Historical Posting – Originally published in our In Focus Newsletter in 1998 – Since this is an archived story – products mentioned may not be available or even made any more – Let us know if you have any questions.
Cameras aren’t the only area of the photographic world that is experiencing a return to the classics of the past. Over the past several years, black and white photography has seen an increase in popularity as more photographers discover the unique challenges and rewards of capturing the world in shades of gray. Black and white photos provoke an entirely different set of emotional responses in a viewer than color does. Color photos can often seem tied to a particular era while black and white images evoke feelings of timelessness. A growing number of our customers are exploring the wide range of black and white films available so let’s look at some of the choices and a few tips for using them.
- Fine art black and white films: Kodak Techpan, Ilford Pan F, Kodak T-Max 100. These fine-grained films are perfect choices for making big enlargements of your favorite shots. When processed by a quality lab, prints from these films will also show a beautiful tonal range from crisp blacks to pure whites. Since all of these films have slow ASA speeds it’s a good idea to use a tripod for best image sharpness.
- All-around winners: Kodak T-Max 400, Ilford HP5. Great choices for weddings, portraits, candid street shooting and general use. These 400 speed films are great to carry when you’re not quite sure how much light will be available, and their grain is still fine enough to make quality 8×10” or 11×14” enlargements.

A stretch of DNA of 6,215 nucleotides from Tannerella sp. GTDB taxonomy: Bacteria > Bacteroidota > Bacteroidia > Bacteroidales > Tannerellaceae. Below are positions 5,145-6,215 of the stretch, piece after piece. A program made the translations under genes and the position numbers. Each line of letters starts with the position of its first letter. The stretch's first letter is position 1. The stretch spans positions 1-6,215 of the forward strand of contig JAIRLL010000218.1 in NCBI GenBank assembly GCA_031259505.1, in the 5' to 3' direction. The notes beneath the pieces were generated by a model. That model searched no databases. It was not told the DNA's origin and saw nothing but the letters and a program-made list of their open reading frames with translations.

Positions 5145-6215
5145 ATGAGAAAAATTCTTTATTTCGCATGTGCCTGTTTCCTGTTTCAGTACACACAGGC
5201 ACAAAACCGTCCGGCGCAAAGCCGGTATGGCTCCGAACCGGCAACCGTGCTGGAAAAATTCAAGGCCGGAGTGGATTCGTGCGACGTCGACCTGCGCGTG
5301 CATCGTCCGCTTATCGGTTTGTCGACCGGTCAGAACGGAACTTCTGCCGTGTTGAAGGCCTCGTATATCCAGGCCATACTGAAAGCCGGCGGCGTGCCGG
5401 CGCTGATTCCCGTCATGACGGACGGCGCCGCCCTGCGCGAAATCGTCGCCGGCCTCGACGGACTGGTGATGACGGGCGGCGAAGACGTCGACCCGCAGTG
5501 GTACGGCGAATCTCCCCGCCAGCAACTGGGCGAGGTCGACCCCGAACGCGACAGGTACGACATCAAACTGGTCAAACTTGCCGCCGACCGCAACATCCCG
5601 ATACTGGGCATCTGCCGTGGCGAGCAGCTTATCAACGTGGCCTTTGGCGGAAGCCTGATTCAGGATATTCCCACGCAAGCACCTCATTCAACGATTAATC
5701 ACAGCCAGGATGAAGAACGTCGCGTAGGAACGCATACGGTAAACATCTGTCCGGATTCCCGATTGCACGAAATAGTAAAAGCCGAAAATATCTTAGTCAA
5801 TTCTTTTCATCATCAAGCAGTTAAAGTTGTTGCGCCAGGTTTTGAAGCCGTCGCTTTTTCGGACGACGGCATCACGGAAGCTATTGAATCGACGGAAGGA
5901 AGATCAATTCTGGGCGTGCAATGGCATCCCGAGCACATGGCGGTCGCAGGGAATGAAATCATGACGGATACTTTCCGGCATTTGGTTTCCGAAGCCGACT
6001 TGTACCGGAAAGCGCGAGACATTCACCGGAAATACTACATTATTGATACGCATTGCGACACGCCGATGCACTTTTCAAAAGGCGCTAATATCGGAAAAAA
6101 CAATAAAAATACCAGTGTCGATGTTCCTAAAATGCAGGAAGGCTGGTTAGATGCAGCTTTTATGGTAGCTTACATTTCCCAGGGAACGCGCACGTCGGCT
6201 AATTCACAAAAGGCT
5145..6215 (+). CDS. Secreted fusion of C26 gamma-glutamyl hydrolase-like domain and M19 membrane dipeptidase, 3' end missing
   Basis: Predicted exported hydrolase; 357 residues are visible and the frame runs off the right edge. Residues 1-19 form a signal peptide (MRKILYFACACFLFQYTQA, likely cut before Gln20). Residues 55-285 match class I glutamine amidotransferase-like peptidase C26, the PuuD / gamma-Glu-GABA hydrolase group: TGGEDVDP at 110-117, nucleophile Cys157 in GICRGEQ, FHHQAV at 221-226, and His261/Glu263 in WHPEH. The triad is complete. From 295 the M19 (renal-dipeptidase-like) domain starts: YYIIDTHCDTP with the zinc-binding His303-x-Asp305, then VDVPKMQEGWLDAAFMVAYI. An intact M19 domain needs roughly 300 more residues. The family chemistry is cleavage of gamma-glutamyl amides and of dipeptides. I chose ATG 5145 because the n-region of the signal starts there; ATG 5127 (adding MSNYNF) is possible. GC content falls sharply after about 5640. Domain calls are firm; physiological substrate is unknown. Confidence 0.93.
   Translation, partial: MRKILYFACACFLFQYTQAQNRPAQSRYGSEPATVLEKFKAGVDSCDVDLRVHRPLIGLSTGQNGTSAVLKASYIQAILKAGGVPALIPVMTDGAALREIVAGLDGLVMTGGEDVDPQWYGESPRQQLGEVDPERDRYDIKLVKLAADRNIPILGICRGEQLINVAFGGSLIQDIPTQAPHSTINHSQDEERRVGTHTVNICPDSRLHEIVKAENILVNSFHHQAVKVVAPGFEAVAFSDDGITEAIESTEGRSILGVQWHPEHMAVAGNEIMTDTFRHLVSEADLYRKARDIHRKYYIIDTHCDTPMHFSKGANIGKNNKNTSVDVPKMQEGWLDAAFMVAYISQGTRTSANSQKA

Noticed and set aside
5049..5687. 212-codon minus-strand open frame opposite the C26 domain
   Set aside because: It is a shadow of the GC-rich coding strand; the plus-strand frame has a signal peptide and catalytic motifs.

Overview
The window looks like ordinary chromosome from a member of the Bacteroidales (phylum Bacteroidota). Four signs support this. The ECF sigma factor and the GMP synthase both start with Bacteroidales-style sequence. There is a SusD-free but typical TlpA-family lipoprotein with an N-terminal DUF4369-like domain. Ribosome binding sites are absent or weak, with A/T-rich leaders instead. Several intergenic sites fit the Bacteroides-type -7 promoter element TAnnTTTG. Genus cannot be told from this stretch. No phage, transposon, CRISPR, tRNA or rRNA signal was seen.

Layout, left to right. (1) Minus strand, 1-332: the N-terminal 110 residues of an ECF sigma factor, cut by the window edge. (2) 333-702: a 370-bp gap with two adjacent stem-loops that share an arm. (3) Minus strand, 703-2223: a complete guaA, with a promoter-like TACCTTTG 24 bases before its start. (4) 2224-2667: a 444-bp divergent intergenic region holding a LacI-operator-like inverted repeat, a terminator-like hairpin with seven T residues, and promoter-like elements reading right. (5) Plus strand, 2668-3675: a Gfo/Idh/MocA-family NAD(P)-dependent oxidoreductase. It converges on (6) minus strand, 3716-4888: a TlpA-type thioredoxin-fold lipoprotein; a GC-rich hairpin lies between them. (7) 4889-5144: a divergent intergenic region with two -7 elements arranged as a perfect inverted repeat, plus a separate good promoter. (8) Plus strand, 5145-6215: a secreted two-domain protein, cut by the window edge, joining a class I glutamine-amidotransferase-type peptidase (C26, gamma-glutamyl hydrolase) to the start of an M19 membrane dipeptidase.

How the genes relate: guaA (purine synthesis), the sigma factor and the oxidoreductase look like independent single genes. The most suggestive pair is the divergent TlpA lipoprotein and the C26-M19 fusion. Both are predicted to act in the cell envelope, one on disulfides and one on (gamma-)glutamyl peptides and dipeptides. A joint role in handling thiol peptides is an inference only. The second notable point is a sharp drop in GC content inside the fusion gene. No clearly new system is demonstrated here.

- Speed demons: Fuji Neopan 1600, Kodak T-Max 3200, Ilford Delta 3200. If you want to experiment with film grain in your photos these films are for you. Their high speeds make them great choices for indoor sports, concerts and other low-light usage. When pushed to 6400 or 12,500 these films can be used for incredibly atmospheric available light shots. You really owe it to yourself to try these remarkable films at least once.
- B& W in a hurry: Ilford XP2 Plus, Kodak T-Max 400 CN. If you need to have your black and white prints ASAP then these are the 2 films for you. Both can be processed in regular C-41 color chemistry so that you can get your film back just as fast as if it were a color roll.
- One-of-a-kind: Agfa Scala. This is a truly wonderful 200 speed B&W slide film with beautiful tonality. It’s also tremendously versatile since it can be pushed to 400, 800 or 1600. Only 3 labs in the US can process this film but the slides look so nice that you don’t mind waiting for them to come back.
Black and white tips:
- Since you don’t have the element of color to use in your B&W shots, focus on other elements such as texture, line or lighting.
- Different colors often blend together into very similar shades of gray. Colored filters such as red, yellow or green can provide some separation between various shades.
- B&W film can work with any subject. It can even provide a unique look at such colorful areas as fashion or nature photography.
- For exciting new possibilities in black and white shots, try hand coloring the image with colored pencils or oils. BCC stocks the top quality Marshall line of hand coloring supplies. This coloring can also be done electronically using Photoshop.